No one expected the game against Manchester United to be a quiet affair and when it finally boiled over momentarily, of course the headline writers were going to make as much capital as possible from those final scenes by the dugouts. From the point of view of someone who has been in the game for a few years, the media making such a hoo-hah about a little bit of passion, that was sorted out almost immediately between the guys involved, is deeply tiresome.
Well done Jose for being so gracious after just a brief chat with Maurizio. He must have been totally devastated to lose those two precious points considering the pressure he has been under of late. From my point of view, in a sensible world we would have moved on right away and turned straight to talking about the game, and boy there was enough to talk about.
Our unbeaten run continues and that is a huge bonus considering how late we left it, and of course Ross Barkley by scoring at least got the odd headline that didn’t concern itself solely with what happened in the 10 seconds after his equaliser. The former Everton man is fast becoming a revelation and soon we could be talking about one of the great bargain buys of recent years.
After Saturday at Stamford Bridge with Chelsea TV, I was up at Goodison Park for the game v Crystal Palace. Of course I still have an emotional bond with Everton as well after my time there, so I couldn’t help thinking what a shame it was for the Toffees that they couldn’t regularly get the best from Ross in all the years he was there. Sometimes it is a case of being in the right place at the wrong time or at the right club at the wrong time, but for now it seems he is finally in the right place and he is improving quickly.
For all that Ross did well to score for the second game in a row and Antonio Rudiger was a beast in the opposition box throughout, I was more happy for David Luiz than anyone else in that 96th-minute attack. His back post header against the upright was colossal and nothing against Ross, but I so wish that David’s effort had hit the post and gone in instead of what happened. I think he really deserved it because he had been exceptional throughout the game, all but for one split second.
Had he not been at the centre of the action for the equaliser then David could have found himself in the headlines for losing that challenge with Juan Mata that led to Martial’s second goal, and that would have been incredibly harsh. First of all Juan is an extremely good and intelligent footballer, I think Chelsea fans know that more than most, so well done him for nicking it before David.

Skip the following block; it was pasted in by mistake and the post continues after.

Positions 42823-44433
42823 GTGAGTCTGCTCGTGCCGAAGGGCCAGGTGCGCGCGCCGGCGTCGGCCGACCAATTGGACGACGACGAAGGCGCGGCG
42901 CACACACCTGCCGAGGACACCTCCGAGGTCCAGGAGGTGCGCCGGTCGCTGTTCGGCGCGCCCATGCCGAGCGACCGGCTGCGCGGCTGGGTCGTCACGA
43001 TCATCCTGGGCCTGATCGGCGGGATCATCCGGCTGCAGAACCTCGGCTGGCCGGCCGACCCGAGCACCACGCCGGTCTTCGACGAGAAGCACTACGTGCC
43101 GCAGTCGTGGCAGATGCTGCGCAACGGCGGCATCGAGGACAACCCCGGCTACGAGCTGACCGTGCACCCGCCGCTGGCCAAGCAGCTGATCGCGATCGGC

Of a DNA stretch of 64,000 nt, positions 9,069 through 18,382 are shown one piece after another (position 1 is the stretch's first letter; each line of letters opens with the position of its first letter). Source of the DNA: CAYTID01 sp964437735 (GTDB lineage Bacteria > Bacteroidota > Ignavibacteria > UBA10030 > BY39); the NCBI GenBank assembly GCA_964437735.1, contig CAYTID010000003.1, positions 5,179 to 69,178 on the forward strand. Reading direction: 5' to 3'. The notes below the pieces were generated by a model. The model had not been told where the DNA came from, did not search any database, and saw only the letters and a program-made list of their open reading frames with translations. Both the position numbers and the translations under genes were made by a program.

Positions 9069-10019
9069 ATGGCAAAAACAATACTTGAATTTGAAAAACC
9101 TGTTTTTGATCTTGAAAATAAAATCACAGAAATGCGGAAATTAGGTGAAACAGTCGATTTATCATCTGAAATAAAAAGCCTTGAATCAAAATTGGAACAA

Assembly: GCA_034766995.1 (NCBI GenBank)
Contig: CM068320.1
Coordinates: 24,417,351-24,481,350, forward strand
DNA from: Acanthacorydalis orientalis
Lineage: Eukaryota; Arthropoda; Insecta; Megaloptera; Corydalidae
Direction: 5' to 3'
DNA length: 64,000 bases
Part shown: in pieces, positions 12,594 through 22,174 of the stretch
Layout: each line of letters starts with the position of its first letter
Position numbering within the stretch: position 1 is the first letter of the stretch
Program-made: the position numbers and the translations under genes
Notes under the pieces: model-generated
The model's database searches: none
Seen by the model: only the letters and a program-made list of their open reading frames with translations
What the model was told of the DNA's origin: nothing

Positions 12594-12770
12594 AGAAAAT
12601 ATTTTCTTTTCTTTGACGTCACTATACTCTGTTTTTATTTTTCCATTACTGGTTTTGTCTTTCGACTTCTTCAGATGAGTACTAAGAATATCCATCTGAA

David himself was drawn well out of position purely because we are such a positive side. Marcos Alonso wasn’t there at left-back, but then he had been just about everywhere else including centre-forward a couple of times in the first half. We do not want to stop Marcos’s marauding, so now and again we will be stretched at the back, hence David being so isolated out wide.
The other thing to note was that David was close to flawless throughout the game in most counts. His statistics were fabulous as they have been for most of the season. Look at the clearance statistics on OPTA and he was top for us at the weekend. Recoveries, he was second behind Cesar Azpilicueta. He was joint top on touches of the ball and third in successful passes made, only one and two behind Mateo Kovacic and Jorginho. Passing accuracy was 92 per cent, which is superb and he was even second after Eden Hazard with attempts on goal.
|David Luiz - 7||Mateo Kovacic - 75||Eden Hazard - 4|
|Marcos Alonso - 4||Jorginho - 74||David Luiz - 3|
|Antonio Rudiger - 3||David Luiz - 73||Antonio Rudiger - 3|
|Alvaro Morata - 3||Antonio Rudiger - 67||Four players on 2|
That doesn’t tell the entire story of a player who battled and won against the modern-day colossus that is Romelu Lukaku. He also headed a goal-bound United attempt off the line and is quite simply playing as well now as he has at any point in his career. I would argue he is defending better than at any point in his career which must be down to experience, his relationship with the manager and of course, freedom from injury. He now knows when to play and exactly when it is not worth taking a chance. Each match so far this season there has been at least one clearance into the second tier of the stands, something he could never bring himself to do before.
Without the equaliser and his part in it, there would have been the usual detractors claiming he is the weak link, trotting out the ancient clichés about his dependability. It would not only have been harsh but worse still, incorrect on any measurement this season.
Those of us who watch Chelsea every week hopefully have a better, more-balanced viewpoint on David Luiz and how he is doing, although in all honesty I will own up to a little bias pro-David. I generally like watching defenders that are also very good footballers, so I admit to giving him more licence than some.
So in the end what was the moment of the match in one of the games of the season? Well most will focus on what happened after the final goal but I am obviously more impressed with what happened in the seconds before it. Just for a moment when David Luiz powered his head through a deep cross it reminded me of something at the time that I couldn’t quite put my finger on. Weirdly, later that evening while DJing at a club in east London, with my old team-mate Paul Canoville in attendance, it came to me.
There was a header by a certain Ruud Gullit when he powered in a goal for the Netherlands against USSR in the Euro 1988 final. It was unlike any header I had ever witnessed before; I couldn’t kick a ball as hard as he headed that one!
Maybe David’s was not as powerful as Ruud’s, but with both having the long hair, the muscle effort involved and the importance of the goals, it has already had a lasting impression on me, no matter what was going on in the technical area.